Some students interpret the box as representing the

  • No School
  • AA 1
  • 72

This preview shows page 43 - 45 out of 72 pages.

Some students interpret the box as representing the “majority” of the data although it contains only 50%. The quantiles of the box plot are used for quantile by quantile comparisons but students do not understand why only this quantile selection. The quantile comparison of distributions was introduced by Galton and we consider this use as different from the use intended in EDA. Other students can see the varying data density in a box plot and can relate this to the different density representation in a histogram. It seems however to be difficult to see the box plot as a center ± spread display at the same time. Generally, group comparisons need much more conceptual underpinnings than usual courses seem to offer (including our own). Different uses and interpretations of box plots have to be developed with adequate contexts. The presentation showed some tasks and data sets we used in order to achieve this goal. One of the formats was to ask the students to sketch the distribution in group 2 when a graph of the distribution in group 1 was given. This task opened an instructive window on students’ thinking in terms of distributions and the interplay between representation and contextual knowledge. ROLF BIEHLER Universität Kassel FB17-Mathematik/Informatik Hienrich-Plett-Str. 40, 34132 Kassel Germany
Image of page 43
42 12. STATISTICAL REASONING USED BY ELEMENTARY AND MIDDLE SCHOOL STUDENTS WHEN THEY ANALYZE AND INTERPRET DATA GRAHAM A. JONES, CAROL A. THORNTON, CYNTHIA W. LANGRALL, EDWARD MOONEY (1) , BOB PERRY (2) and IAN PUTT (3) (1) Illinois State University, USA [email protected], [email protected], [email protected], [email protected] (2) University of Western Sydney, Australia [email protected] (3) James Cook University, Australia [email protected] The session focused on elementary and middle school students’ statistical reasoning when they faced tasks that engage them in analysis and interpretation. Analysis and interpretation incorporates recognizing patterns, trends, and exceptions in the data and making inferences and predictions from the data. It includes what Curcio (1987) refers to as reading the data , reading between the data , and reading beyond the dat a. Hence, when observing students analyzing and interpreting data, we were interested in the following processes: (a) how they extracted and described information explicitly stated in the data (reading the data), (b) how they compared and combined data (reading beyond the data), and (c) how they made predictions from the data (reading beyond the data). Consistent with these processes, we generated clusters of tasks like the following to assess children’s statistical reasoning when they analyzed and interpreted data: (a) What does the picture tell you? (describe the data) (b) Which day had the lowest number of visitors? (compare) (c) How many friends came to visit during the week? (combine) (d) About how many friends would you expect to visit during the next 4-week month? (predict).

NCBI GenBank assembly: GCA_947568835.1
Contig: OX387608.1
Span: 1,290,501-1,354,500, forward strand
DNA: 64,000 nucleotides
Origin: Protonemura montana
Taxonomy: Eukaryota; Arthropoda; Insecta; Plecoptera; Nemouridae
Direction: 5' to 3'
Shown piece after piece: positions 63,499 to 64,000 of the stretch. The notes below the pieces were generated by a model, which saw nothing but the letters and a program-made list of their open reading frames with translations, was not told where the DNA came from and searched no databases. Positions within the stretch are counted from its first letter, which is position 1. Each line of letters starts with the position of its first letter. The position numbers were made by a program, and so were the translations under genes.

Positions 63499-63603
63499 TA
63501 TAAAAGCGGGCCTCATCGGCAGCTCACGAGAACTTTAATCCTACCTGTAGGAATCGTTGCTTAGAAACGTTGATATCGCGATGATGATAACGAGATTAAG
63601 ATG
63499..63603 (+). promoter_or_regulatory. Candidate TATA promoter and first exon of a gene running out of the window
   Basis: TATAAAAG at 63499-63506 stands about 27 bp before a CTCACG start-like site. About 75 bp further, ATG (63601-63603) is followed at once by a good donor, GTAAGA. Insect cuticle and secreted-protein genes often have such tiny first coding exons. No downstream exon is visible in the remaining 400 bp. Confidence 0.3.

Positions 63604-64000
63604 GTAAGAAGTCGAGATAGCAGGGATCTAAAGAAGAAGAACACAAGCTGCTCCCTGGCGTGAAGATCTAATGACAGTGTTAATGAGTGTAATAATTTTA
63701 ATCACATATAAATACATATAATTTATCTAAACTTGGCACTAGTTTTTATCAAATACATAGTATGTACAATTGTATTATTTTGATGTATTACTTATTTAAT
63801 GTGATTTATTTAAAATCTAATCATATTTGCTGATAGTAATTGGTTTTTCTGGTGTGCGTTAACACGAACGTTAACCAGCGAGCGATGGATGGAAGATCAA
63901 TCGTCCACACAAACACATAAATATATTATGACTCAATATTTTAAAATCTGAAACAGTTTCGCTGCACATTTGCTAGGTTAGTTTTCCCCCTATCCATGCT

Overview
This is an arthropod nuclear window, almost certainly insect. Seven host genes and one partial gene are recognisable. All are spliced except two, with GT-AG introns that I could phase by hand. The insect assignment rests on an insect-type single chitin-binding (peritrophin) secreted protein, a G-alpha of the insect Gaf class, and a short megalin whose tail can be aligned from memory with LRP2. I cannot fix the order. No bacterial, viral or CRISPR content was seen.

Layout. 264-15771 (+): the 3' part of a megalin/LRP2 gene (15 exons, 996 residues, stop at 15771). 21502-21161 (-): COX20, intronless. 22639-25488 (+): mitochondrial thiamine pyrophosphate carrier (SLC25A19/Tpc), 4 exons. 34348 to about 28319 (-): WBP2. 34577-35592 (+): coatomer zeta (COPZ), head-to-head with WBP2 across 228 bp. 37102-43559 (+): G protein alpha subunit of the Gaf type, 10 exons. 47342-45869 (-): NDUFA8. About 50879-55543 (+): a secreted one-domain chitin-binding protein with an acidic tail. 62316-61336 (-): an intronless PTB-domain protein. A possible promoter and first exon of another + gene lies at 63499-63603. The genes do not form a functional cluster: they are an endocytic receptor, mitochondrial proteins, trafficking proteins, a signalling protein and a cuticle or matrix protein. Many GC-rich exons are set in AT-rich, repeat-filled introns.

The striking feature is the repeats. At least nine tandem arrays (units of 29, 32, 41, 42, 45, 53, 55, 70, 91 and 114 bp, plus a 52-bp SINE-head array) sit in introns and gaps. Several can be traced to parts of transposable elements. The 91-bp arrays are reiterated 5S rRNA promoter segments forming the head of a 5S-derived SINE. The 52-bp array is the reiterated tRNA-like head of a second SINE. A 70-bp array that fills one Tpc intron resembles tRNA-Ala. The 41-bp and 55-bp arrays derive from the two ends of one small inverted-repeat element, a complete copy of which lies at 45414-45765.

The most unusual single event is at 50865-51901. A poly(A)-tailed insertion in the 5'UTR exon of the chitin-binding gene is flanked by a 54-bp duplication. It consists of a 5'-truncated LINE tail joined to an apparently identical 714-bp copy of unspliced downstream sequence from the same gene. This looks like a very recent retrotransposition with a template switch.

Image of page 44
Image of page 45

You've reached the end of your free preview.

Want to read all 72 pages?

What students are saying

  • Left Quote Icon

    As a current student on this bumpy collegiate pathway, I stumbled upon Course Hero, where I can find study resources for nearly all my courses, get online help from tutors 24/7, and even share my old projects, papers, and lecture notes with other students.

    Student Picture

    Kiran Temple University Fox School of Business ‘17, Course Hero Intern

  • Left Quote Icon

    I cannot even describe how much Course Hero helped me this summer. It’s truly become something I can always rely on and help me. In the end, I was not only able to survive summer classes, but I was able to thrive thanks to Course Hero.

    Student Picture

    Dana University of Pennsylvania ‘17, Course Hero Intern

  • Left Quote Icon

    The ability to access any university’s resources through Course Hero proved invaluable in my case. I was behind on Tulane coursework and actually used UCLA’s materials to help me move forward and get everything together on time.

    Student Picture

    Jill Tulane University ‘16, Course Hero Intern

Stuck? We have tutors online 24/7 who can help you get unstuck.
A+ icon
Ask Expert Tutors You can ask You can ask ( soon) You can ask (will expire )
Answers in as fast as 15 minutes
A+ icon
Ask Expert Tutors